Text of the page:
Anah Holland-Moore, Celtic Australian


front cover image: We Fight For What We Hold Dear by Megaera

The cost includes postage.

Brazen Hussies

Posted in Non-Fiction

 Now back in print!

BRAZEN HUSSIES: A Herstory of Radical Activism in the Women’s Libration Movement in Victoria 1970 - 1979, Jean Taylor, Dyke Books Inc, Melbourne 2009)

Brazen Hussies cover


Brazen Hussies documents the actions, conferences, collectives, publications and demos as well as the stories of feminist activists who took an active role in the WLM in the 1970s. The book also traces the innovative shifts of consciousness and the social and legislative changes that were instigated in Victoria as radical feminists fought long and hard for Women’s Liberation. It also includes some of the actions the Aboriginal and Islander people too to challenge racism.

It’s sometimes difficult to remember just how oppressive it was for womyn in Victoria before the Women’s Liberation Movement began in 1970 to challenge the patriarchy and womyn took to the streets to make our demands heard.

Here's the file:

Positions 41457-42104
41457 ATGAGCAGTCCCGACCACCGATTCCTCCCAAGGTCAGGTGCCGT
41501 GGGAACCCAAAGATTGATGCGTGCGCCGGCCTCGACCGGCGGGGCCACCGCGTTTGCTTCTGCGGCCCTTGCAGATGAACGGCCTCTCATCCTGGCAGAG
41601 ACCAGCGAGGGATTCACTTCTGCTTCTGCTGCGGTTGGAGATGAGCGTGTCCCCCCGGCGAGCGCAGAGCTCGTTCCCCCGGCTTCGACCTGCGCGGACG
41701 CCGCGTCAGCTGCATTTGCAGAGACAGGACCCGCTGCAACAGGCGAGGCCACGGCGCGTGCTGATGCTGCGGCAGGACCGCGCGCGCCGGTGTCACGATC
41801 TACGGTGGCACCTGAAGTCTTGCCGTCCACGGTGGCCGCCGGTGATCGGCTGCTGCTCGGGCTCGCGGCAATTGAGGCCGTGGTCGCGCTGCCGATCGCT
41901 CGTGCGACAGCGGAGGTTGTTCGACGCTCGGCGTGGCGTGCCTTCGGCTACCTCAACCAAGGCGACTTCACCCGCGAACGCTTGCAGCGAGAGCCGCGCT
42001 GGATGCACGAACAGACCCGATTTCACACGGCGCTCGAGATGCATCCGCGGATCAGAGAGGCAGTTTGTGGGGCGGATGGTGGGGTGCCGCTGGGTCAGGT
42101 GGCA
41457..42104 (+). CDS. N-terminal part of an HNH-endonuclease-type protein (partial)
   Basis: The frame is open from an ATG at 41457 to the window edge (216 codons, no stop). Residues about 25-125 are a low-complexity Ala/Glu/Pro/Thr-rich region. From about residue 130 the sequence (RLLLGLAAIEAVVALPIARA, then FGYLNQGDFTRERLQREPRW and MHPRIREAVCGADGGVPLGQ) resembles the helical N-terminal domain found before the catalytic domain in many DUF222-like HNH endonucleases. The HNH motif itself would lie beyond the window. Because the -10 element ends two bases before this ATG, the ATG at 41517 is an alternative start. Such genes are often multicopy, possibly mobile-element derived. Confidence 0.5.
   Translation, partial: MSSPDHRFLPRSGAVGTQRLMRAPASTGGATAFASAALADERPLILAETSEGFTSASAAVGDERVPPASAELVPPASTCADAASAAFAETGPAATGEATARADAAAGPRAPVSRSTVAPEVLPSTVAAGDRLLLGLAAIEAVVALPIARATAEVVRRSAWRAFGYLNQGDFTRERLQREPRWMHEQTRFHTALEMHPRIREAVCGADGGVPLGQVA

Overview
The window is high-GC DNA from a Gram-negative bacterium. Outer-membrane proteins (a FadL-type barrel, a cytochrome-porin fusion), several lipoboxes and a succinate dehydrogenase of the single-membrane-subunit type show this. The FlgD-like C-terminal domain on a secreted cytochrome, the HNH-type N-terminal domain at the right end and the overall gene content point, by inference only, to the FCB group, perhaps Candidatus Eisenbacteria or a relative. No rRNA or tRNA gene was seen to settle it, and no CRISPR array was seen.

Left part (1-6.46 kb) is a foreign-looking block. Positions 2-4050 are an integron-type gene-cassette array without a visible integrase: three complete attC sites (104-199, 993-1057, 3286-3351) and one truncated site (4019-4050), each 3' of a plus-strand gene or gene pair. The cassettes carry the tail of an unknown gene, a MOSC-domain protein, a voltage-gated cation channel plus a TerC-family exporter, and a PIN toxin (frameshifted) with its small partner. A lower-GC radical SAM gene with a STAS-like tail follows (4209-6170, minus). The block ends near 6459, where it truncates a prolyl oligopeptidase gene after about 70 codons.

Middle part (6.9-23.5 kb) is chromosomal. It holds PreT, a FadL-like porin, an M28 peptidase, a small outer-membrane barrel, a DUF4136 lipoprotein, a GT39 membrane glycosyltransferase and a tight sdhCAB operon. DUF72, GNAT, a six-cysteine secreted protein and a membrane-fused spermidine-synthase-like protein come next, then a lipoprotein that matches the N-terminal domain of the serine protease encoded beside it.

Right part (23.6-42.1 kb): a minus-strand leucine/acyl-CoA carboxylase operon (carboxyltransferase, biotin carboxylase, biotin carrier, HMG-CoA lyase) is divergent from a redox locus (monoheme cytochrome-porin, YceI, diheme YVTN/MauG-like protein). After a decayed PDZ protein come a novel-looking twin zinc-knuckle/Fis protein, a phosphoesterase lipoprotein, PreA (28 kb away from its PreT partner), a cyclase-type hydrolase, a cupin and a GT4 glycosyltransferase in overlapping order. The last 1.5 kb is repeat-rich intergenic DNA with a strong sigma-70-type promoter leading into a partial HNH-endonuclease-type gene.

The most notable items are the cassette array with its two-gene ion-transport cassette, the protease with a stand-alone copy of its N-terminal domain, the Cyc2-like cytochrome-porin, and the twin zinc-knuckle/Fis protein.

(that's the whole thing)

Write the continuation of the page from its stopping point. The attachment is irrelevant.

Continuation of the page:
‘When I became a trained therapy radiographer at Peter Mac, back in the late ‘50s and early ‘60s, I was training boys who were receiving more money than I was which seemed very iniquitous.’
Thelma Solomon

Radical activists in the Women’s Liberation Movement began making their presence felt world-wide and no less so than here in Victoria. After Thelma Solomon, Zelda D’Aprana and Alva Geikie chained themselves to the Arbitration Court in October 1969 they helped set up the Women’s Action Committee in March 1970. From then on there was an active WLM here in Victoria. And for good reason.

‘The Australian theatre scene has been dominated by male playwrights and it has been difficult for Australian women playwrights to have their works performed.’
Ponch Hawkes, Women’s Liberation Newsletter April 1975.

As it took till October 2008 to repeal the law against abortion and the Yorta Yorta people were only allowed joint management over their own Barmah Forest in December 2008 it shows just how long it takes and how far we still have to go to truly achieve humanity and justice for everyone.

Please note that price includes cost of postage.